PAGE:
Emory Douglas is an American graphic designer who worked as the Minister of Culture for the Black Panther Party from 1967 until the Party disbanded in the 1980s. His graphic art was featured in most issues of The Black Panther newspaper. As the art director, designer, and main illustrator for The Black Panther, Douglas created images that became icons, representing black American struggles during the 1960s and 1970s.

The schedule:

OCT 14 @ 1pm: Coded language / Private language: Steffani Jemison & Jonathan Gonzalez 

OCT 26 @ 1pm: Technical writing: Nontsikelelo Mutiti & Mimi Onuoha 

NOV 10 @ 1pm: Body as Archive: Aimee Cox & Autumn Knight

NOV 23 @ 1pm: Collectivities + Co-authorship: The Black School & Emory Douglas

About the Curators

Heather Hart is an interdisciplinary artist exploring the power in thresholds, questioning dominant narratives and creating alternatives to them through architectures and viewer activation. Her work has received recognition and support from Anonymous Was A Woman, the Graham Foundation, and the Joan Mitchell Foundation, among others. Her work has been exhibited at Queens Museum, Storm King Art Center, Kohler Art Center, NCMA, Seattle Art Museum, and the Brooklyn Museum among others. Hart received her MFA from Rutgers University and BFA from Cornish College of the Arts. She is currently a Visiting Lecturer at Rutgers.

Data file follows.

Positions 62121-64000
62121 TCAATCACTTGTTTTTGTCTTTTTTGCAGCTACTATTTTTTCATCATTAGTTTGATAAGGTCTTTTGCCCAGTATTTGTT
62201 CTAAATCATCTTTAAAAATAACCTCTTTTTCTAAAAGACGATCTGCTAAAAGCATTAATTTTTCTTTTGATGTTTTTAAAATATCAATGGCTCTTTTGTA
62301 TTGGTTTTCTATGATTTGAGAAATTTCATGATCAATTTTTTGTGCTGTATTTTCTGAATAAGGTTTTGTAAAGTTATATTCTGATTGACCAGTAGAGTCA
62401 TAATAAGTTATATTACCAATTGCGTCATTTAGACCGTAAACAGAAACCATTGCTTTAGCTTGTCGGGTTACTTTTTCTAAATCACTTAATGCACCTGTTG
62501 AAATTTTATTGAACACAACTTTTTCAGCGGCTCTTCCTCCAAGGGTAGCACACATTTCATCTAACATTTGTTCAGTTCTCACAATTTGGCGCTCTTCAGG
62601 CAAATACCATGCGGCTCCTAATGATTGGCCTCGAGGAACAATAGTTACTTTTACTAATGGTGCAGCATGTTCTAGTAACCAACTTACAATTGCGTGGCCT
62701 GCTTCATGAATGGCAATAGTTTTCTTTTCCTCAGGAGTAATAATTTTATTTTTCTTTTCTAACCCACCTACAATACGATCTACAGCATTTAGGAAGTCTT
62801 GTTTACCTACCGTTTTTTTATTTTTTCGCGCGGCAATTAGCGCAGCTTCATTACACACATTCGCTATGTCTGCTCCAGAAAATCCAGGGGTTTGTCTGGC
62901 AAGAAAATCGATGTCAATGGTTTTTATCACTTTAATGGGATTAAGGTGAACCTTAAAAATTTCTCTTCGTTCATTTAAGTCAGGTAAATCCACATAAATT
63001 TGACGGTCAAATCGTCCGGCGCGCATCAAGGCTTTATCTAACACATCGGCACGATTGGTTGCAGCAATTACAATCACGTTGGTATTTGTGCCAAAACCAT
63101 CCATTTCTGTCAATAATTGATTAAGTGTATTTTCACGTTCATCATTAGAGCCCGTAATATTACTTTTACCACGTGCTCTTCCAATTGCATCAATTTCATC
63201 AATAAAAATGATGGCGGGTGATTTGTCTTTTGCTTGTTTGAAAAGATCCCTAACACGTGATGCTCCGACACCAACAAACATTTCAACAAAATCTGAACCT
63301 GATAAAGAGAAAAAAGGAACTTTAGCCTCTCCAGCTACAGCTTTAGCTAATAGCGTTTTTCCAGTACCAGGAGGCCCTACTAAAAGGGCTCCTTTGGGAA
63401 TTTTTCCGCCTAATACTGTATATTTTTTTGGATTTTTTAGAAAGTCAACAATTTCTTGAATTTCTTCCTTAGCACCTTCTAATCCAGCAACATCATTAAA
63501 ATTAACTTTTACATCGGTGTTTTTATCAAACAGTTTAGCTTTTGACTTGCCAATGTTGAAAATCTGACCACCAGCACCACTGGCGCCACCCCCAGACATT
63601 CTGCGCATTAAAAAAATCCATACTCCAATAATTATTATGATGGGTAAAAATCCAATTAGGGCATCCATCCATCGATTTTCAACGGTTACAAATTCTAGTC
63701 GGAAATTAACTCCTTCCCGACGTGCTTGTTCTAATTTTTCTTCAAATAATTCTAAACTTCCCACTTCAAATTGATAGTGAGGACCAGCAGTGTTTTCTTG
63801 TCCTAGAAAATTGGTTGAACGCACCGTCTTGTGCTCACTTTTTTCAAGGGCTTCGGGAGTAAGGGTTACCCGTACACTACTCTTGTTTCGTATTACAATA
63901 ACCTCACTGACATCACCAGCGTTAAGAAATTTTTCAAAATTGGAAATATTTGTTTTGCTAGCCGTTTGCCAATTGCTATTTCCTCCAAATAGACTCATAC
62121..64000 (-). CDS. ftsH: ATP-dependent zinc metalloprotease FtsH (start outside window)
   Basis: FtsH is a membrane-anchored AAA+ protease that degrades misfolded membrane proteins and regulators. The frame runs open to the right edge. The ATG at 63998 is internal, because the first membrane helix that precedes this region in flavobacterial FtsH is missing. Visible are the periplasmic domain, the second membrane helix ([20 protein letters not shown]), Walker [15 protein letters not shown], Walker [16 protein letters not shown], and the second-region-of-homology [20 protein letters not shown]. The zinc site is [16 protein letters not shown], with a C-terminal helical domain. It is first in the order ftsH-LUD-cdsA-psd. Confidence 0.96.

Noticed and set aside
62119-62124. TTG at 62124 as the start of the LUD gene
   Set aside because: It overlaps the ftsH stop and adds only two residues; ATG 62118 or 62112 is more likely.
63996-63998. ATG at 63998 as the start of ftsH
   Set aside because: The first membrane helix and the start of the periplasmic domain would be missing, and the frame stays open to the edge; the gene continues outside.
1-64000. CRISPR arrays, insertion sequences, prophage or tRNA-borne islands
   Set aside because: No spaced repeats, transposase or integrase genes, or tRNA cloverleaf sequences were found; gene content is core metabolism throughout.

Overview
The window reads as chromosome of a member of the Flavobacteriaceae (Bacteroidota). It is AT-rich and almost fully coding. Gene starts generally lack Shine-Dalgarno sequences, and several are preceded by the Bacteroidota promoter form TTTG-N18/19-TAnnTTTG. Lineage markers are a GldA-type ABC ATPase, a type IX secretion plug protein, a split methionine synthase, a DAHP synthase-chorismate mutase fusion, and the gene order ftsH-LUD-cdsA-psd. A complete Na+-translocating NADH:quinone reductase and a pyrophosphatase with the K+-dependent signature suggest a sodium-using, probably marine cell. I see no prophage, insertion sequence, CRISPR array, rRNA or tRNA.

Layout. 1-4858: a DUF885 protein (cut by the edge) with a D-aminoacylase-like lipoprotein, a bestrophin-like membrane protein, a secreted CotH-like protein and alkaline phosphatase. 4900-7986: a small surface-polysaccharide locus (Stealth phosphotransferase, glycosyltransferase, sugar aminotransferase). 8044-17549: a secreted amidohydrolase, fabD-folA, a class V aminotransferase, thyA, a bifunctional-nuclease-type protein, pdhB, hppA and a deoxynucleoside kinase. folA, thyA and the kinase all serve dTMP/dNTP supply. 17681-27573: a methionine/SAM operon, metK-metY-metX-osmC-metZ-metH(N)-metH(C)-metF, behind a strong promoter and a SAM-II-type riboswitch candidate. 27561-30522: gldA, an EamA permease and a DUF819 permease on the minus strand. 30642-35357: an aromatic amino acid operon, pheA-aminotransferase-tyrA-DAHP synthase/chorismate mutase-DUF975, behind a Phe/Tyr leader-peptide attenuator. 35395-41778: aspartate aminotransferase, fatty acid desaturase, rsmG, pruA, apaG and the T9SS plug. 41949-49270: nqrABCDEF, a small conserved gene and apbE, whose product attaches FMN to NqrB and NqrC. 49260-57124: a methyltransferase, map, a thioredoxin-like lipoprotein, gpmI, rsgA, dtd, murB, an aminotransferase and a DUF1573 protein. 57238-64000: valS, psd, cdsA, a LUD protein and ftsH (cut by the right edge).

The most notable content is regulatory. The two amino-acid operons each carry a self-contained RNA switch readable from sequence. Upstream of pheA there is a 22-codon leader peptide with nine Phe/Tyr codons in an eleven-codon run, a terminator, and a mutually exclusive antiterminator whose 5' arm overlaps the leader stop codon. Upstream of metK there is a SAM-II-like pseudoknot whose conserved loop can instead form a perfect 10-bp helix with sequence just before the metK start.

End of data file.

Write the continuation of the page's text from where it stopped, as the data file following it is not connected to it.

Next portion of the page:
Jina Valentine’s interdisciplinary practice is informed by the intuitive strategies of American folk artists and traditional craft techniques, and interweaves histories latent within found texts, objects, narratives, and spaces. Her practice has received recognition and support from the Graham Foundation, NC Arts Council, Art Matters, and the Joan Mitchell Foundation. She has exhibited at venues including The Drawing Center, The Studio Museum in Harlem, the CUE Foundation, the Elizabeth Foundation, and MCA Chicago. Jina received her BFA from Carnegie Mellon and her MFA from Stanford. She is currently an Associate Professor at SAIC in Chicago.

About Black Lunch Table

Black Lunch Table’s (BLT) primary aim is the production of discursive sites, wherein artists and local community members engage in dialogue on a variety of critical issues. BLT mobilizes a democratic rewriting of contemporary cultural history by animating discourse around and among the people living it. First staged in 2005 at Skowhegan School of Painting and Sculpture artist residency, the project has grown by way of contributions from and collaborations with artists, digital humanities researchers, and Wikipedians. BLT currently includes two roundtable series’, an online oral history archive, and a Wikipedia initiative. Much like its creation of physical spaces that foster community and generate critical dialogue, BLT creates a digital space for art, Black studies and social justice issues.

About the Center for Book Arts

The Center for Book Arts promotes active explorations of both contemporary and traditional artistic practices related to the book as an art object. The Center seeks to facilitate communication between the book arts community and the larger spheres of contemporary visual and literary arts, while being a model organization locally, nationally, and internationally within the field. We achieve this through exhibitions, classes, public programming, literary presentations, opportunities for artists and writers, publications, and collections.